Stereotypical musings about Snow Crash's Metaverse aside, Vukićević describes where technologies will need to go in order to support future VR headsets. Unsurprisingly, support for VR in web standards such as HTML5's canvas element, WebGL, and CSS 3D transforms will serve as the foundation of browser-based VR content. Vukićević also wants to ensure that VR content remains device-independent, "beyond [knowing that] there is one and [that] it has certain standard rendering characteristics." The test builds of Firefox can accept sensor input from VR headsets and render content to them.
Mass adoption of VR is probably a few years off, but it's good that Mozilla is developing tools to help conceive a VR-aware web. If you want to get your feet wet with making such content, you can download the VR-ready builds of Firefox from Vukićević's blog post. The post also contains some starter code for communicating with VR hardware, and it provides some bug reporting tips.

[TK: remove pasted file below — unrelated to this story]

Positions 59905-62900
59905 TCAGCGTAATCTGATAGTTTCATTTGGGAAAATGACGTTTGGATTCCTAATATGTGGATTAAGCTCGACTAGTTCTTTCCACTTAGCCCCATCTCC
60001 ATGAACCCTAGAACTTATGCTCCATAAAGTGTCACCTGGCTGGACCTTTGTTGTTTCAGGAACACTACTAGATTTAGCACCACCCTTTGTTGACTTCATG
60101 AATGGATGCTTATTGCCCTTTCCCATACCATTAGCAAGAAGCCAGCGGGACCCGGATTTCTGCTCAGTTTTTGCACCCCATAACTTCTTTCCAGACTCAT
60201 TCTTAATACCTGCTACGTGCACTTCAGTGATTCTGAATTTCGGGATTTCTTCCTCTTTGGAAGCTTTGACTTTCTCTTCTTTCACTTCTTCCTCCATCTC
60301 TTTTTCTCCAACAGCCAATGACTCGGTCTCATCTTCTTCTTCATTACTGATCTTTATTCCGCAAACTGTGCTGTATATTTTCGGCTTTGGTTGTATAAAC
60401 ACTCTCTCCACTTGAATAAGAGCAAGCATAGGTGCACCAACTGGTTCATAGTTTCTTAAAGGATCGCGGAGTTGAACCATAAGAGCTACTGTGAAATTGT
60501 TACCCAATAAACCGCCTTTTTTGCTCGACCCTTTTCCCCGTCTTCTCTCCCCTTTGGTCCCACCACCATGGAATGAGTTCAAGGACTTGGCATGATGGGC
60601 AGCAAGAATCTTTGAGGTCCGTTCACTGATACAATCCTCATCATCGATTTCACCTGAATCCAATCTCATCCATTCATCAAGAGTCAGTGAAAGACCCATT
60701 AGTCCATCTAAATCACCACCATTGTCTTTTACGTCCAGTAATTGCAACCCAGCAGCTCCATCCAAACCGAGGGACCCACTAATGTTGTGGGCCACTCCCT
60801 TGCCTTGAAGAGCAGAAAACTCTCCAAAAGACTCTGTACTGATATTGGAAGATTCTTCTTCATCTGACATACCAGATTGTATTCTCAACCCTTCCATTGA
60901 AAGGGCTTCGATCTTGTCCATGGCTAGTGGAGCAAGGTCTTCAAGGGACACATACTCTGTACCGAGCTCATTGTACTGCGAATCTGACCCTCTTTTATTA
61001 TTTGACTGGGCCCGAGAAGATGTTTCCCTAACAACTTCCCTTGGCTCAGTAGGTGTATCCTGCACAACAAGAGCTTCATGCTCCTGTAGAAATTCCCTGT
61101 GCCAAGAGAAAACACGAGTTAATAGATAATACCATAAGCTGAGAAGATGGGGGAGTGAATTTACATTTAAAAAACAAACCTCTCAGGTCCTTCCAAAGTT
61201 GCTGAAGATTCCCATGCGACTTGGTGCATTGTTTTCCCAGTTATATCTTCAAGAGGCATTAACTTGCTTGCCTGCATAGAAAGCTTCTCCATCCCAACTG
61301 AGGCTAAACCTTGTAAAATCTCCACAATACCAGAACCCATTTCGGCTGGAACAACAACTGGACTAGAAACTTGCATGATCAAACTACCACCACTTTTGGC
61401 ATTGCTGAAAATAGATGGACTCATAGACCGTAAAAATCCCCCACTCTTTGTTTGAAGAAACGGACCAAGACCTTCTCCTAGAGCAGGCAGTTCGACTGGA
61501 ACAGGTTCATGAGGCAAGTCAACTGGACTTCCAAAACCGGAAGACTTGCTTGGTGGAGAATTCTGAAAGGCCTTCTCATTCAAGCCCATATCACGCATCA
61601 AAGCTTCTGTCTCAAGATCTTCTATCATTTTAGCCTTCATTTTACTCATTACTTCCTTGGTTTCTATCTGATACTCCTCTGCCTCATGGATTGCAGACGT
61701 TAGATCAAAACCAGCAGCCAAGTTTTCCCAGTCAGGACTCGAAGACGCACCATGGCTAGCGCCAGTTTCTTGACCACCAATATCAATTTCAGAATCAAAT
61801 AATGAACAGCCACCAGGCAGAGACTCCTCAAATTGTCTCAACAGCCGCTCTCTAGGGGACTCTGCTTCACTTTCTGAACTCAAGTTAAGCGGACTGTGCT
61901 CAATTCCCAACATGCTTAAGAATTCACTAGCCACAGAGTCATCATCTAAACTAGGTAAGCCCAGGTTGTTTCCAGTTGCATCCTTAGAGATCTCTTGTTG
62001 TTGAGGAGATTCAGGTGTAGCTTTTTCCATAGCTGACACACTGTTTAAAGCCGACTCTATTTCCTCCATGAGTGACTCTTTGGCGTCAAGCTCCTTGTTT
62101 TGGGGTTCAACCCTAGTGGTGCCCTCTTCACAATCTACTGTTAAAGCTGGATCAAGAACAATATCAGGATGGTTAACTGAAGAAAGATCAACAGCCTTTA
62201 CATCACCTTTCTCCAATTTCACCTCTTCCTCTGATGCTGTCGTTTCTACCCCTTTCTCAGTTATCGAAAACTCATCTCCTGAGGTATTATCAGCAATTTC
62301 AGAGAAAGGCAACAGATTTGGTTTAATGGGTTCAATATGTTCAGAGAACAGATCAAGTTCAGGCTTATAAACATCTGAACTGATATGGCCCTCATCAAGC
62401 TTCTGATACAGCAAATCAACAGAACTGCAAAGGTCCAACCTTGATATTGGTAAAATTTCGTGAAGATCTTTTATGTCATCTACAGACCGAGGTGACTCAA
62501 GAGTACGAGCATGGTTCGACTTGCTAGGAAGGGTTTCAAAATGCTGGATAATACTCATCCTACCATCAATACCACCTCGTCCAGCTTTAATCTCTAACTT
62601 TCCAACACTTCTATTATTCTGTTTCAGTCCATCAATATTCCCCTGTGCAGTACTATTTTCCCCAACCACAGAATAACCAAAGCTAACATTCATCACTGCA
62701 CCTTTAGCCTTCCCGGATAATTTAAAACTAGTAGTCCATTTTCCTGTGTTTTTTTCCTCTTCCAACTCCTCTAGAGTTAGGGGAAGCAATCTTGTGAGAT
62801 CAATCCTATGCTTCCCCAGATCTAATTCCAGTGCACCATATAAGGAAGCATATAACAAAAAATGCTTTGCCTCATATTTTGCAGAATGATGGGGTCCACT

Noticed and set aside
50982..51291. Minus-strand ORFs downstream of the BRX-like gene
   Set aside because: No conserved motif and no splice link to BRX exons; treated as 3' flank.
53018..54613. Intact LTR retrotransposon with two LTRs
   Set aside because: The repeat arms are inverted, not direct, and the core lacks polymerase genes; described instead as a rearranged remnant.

|The Tech Report System Guide: March 2017 edition||17|
|Puppy Day Shortbread||6|
|Brydge 12.3 makes the Surface Pro lap-worthy||15|
|Corsair One is an understated gaming monster||29|
|Futuremark adds Vulkan to its API Overhead test||2|
|Fallout 4 VR will draw in wastelanders at E3 2017||13|
|AMD publishes patches for Vega support on Linux||20|
|MSI brings custom GeForce GTX 1080 Ti cards by air and sea||12|
|Snapdragon 835 press event previews potent performance||52|
|I need this because of reasons.||+41|